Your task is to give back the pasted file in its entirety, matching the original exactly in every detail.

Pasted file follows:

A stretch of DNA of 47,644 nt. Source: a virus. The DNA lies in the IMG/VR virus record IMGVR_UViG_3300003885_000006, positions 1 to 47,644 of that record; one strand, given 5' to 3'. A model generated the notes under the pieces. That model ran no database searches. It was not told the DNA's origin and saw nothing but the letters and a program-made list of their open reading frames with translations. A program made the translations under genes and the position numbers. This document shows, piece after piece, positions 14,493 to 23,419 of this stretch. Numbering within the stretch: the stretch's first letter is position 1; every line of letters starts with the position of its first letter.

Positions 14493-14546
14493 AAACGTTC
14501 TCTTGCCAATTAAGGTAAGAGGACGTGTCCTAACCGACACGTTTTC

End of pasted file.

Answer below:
A stretch of DNA of 47,644 nt. Source: a virus. The DNA lies in the IMG/VR virus record IMGVR_UViG_3300003885_000006, positions 1 to 47,644 of that record; one strand, given 5' to 3'. A model generated the notes under the pieces. That model ran no database searches. It was not told the DNA's origin and saw nothing but the letters and a program-made list of their open reading frames with translations. A program made the translations under genes and the position numbers. This document shows, piece after piece, positions 14,493 to 23,419 of this stretch. Numbering within the stretch: the stretch's first letter is position 1; every line of letters starts with the position of its first letter.

Positions 14493-14546
14493 AAACGTTC
14501 TCTTGCCAATTAAGGTAAGAGGACGTGTCCTAACCGACACGTTTTC